Federal deficit plunges as Congress tightens budget belt

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The federal budget is looking much better in fiscal 2014, according to new estimates the Congressional Budget Office released Wednesday that show the government ran a $44 billion surplus in December and is well ahead of last year’s pace.

For the first quarter of fiscal year 2014, which ran from October through December, spending was down dramatically — some $62 billion — while taxes were up $48 billion, suggesting that last year’s tax-increase deal and several years of spending cuts were beginning to chip away at record deficits.

Military spending fell $11 billion, and Fannie Mae and Freddie Mac returned money to the government, rather than taking taxpayers’ money as the two government-sponsored enterprises had done during much of the economic slowdown.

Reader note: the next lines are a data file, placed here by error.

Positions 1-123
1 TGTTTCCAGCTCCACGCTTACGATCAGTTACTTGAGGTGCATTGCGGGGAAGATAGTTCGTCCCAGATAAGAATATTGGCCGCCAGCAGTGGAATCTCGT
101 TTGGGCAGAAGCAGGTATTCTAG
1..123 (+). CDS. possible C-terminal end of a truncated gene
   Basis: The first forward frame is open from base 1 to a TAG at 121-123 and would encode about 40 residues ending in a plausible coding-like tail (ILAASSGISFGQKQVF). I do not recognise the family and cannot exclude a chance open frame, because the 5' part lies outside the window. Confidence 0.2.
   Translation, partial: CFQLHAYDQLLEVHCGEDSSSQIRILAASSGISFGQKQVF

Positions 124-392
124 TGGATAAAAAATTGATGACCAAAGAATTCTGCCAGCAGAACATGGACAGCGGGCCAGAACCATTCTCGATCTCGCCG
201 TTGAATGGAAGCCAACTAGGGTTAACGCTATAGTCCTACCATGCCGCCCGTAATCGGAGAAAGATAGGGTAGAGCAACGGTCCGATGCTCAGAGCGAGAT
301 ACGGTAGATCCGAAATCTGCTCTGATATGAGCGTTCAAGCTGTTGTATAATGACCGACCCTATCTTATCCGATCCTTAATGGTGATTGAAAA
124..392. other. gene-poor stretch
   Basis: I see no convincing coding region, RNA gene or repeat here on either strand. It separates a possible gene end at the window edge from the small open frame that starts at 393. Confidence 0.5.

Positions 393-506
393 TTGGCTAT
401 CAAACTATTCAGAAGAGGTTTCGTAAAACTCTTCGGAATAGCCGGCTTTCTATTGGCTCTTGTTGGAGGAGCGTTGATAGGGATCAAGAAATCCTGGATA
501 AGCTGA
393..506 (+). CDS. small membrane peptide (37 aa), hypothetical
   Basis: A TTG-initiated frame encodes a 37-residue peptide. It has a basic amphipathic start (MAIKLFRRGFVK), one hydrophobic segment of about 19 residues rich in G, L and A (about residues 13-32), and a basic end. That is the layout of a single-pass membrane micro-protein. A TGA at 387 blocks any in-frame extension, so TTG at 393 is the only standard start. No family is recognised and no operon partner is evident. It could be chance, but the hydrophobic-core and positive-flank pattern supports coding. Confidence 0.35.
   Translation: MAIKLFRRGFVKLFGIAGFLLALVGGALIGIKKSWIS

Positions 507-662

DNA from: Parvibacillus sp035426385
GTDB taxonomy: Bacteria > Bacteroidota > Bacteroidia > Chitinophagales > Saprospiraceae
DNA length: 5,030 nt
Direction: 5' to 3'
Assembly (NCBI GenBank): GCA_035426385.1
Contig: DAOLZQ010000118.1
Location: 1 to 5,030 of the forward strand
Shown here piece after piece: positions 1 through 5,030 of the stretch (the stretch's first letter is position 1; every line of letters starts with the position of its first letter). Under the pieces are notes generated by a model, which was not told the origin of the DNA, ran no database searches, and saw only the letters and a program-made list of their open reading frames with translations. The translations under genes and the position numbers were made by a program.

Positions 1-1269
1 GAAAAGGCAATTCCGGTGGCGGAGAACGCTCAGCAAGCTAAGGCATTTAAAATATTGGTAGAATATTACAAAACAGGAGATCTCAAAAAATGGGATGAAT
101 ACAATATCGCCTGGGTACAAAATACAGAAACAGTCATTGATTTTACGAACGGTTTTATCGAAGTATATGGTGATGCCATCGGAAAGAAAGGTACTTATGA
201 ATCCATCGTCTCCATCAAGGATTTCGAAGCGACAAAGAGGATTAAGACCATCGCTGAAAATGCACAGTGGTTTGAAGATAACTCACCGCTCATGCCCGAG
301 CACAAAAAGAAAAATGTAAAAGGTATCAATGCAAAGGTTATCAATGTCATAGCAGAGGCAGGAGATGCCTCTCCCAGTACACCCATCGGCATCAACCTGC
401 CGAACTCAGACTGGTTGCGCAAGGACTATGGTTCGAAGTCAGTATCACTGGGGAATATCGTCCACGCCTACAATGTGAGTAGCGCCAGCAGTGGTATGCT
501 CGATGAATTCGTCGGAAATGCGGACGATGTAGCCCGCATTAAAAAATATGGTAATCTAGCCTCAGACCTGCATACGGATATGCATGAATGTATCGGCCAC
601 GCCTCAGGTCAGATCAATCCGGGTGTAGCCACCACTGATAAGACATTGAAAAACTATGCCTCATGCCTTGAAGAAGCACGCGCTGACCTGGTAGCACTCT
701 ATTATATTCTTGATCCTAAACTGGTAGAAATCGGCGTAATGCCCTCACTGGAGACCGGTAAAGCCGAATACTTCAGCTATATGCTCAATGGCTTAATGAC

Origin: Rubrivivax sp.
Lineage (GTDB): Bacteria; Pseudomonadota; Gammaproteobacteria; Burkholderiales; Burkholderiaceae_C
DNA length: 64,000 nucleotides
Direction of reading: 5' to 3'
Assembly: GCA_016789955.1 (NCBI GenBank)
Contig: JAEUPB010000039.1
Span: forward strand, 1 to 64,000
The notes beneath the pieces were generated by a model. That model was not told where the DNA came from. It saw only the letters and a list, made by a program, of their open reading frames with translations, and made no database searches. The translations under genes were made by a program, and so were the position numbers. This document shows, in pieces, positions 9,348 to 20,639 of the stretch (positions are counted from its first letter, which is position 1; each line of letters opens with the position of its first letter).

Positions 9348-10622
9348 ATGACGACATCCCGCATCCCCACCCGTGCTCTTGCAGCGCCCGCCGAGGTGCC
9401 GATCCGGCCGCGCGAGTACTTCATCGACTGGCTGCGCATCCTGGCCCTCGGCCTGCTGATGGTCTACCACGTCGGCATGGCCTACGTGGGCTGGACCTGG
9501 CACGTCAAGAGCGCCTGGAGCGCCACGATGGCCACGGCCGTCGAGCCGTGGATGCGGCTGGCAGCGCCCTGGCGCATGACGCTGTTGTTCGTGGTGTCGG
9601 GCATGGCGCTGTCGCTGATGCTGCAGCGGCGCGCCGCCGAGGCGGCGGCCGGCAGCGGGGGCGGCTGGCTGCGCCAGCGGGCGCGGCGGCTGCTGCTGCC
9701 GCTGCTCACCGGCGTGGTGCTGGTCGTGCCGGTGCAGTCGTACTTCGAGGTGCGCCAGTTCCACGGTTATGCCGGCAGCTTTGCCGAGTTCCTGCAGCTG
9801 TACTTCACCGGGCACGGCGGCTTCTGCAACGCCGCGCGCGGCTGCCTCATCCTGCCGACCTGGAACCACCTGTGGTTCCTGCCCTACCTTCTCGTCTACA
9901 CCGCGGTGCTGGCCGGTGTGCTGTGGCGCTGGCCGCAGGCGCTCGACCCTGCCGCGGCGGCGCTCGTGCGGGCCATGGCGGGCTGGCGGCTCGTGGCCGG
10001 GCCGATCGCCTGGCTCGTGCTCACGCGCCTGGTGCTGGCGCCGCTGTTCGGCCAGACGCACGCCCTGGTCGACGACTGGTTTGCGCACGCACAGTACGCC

Meanwhile, tax revenue has soared after Congress let payroll tax rates rise at the beginning of 2013, and let income tax rates for the wealthiest go up as well.

All told, the government spent $846 billion from October through December, down from $909 billion during the same period the previous year. Taxes, meanwhile, rose from $616 billion the previous year to $664 billion the first three months of this fiscal year.

Still to be seen is the effect of last month’s budget deal, which increased spending this year and next, and will likely put somewhat of a break on the progress.

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